Established in 2015 and based in Toronto, Canada, Inkbox offers semi-permanent tattoos with designs created by a community of contributing artists. Unlike temporary tattoos that are more sticker-like, these seep into the top layer of the skin with an active ingredient derived from a plant that grows in the jungles of Central America and works as a dye. Also, unlike temporary tattoos, these take more effort to apply and require 24 to 36 hours to fully “develop”, like a very slow Polaroid, but the result is a more real-looking tattoo. Aside from pre-made designs, all available only in single-color black, Inkbox offers a squeeze bottle for freehand application. Last month their logo redesign was included in the Spotted section and their team reached out to share the rest of the identity designed by local firm Concrete.
This rebrand sets out to empower and celebrate the artistry and stories of Inkbox’s growing community of fans, collaborators, and artists. The updated brand and visual language aims to better communicate our commitment to developing products, community, and experiences that create moments for personal expression.
Inkbox’s semi-permanent tattoos provide a medium of self expression that allows people to explore different versions of themselves. The new wordmark anchor’s this ever-changing canvas of community content and visual language. The ink drop icon provides a flexible addition to the wordmark and can be swapped out for a variety of symbols depending on the context of the application.
The tagline “For Now” embraces the temporal nature of Inkbox tattoos and the ever-shifting personal identities of the community.
The bold typography and ecstatic visual language is a reflection of the Inkbox attitude; be original, be inclusive, have fun, inspire creativity, be loving, and live in the now.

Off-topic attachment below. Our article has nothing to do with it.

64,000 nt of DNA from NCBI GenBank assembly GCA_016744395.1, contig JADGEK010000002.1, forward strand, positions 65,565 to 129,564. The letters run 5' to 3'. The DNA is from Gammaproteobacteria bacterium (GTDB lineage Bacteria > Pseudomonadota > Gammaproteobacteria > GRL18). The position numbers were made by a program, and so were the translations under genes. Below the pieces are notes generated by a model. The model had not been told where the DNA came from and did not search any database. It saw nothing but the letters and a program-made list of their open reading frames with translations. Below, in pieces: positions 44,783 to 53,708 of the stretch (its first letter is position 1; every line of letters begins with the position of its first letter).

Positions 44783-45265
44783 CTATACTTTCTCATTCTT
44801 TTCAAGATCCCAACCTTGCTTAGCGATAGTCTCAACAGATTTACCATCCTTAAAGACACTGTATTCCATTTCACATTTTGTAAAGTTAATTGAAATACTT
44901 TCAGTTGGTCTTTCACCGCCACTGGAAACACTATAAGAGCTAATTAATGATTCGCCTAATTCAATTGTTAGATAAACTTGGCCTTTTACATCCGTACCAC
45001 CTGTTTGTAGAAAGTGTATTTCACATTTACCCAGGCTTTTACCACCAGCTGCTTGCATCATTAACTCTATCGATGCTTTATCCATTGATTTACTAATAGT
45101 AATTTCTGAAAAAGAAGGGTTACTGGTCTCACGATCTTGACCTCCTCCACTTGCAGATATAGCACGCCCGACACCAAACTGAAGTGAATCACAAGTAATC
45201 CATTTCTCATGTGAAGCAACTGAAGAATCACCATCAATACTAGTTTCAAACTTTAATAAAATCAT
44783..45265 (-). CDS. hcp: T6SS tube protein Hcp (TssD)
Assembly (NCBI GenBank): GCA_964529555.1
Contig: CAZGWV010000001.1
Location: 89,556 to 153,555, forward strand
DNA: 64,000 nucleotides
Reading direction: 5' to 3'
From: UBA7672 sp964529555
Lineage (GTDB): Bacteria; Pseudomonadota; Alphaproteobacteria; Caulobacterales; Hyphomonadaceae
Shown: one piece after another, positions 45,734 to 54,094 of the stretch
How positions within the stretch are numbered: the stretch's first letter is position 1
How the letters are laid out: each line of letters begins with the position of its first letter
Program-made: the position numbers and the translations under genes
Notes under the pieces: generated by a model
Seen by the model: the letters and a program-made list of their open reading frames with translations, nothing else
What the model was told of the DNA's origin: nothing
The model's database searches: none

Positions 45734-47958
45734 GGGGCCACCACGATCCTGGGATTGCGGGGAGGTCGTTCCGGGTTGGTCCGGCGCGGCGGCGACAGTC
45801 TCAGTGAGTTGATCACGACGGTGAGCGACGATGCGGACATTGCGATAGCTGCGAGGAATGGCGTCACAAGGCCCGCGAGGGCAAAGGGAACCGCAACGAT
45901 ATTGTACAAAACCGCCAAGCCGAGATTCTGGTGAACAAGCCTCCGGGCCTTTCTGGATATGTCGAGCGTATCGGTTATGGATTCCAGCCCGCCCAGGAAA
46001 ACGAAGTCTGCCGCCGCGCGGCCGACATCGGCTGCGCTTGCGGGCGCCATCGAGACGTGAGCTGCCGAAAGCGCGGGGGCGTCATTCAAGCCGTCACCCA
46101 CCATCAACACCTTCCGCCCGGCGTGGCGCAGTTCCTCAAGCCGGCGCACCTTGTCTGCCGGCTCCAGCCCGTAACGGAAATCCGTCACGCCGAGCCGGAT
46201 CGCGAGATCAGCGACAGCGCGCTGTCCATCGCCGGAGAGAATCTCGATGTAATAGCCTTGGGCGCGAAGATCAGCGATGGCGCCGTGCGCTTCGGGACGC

Inkbox provided text
The old logo was sort of interesting, with a drop of ink oddly floating inside/outside a cube that sort of implied “ink in a box”. The wordmark, dipping below the baseline, was meant to represent the ink seeping into the skin. It was fine but looked more like a video game company than a consumer brand. The new logo feels so much more like a lifestyle brand, something that would be featured on, like, VICE. It’s a nice combination of uppercase characters — the angled “K” and “X” at the 3rd and 6th positions are a good anchor — and the extended structure makes for a bold wordmark. The ink drop at the end is a nice touch and I like how they kept it as a minimal element instead of making it the centerpiece. Probably done on purpose, the ink drop now looks more like a tear, which is often associated with prison tattoos and has multiple possible meanings, some good some bad, so… I’m not sure if the move is good or bad but it’s there.
The logo plays a nice counterpart to the condensed typography used in application: a lot of Antique Olive Condensed, which is one of my favorite typefaces that I have always tried to work into a project but have yet to pull off. In combination with the lifestyle photography (below), the communications definitely have a “street” flair that separates Inkbox from the more wholesome Tattly — neither is better than the other but they each target a very different audience (promos to both, though, who do a great job of inclusivity through their models).
The single tattoo packaging is pretty neat, offered in record-sleeve-like, um, sleeves that allow you to peek the design and accommodate the large amount of instructions needed, all presented in yet a lot more Antique Olive. Yeah!
I dig the freehand ink box too… almost looks like light bulb packaging had a baby with Geigy Pharmaceutical packaging.
Overall, this is a great redesign that infuses the brand with a lot more attitude but stops right before getting too douchey or questionable, achieving a good level of making the prospect of a semi-permanent tattoo feel a little more adventurous and anti-establishment but without the repercussions of a permanent one.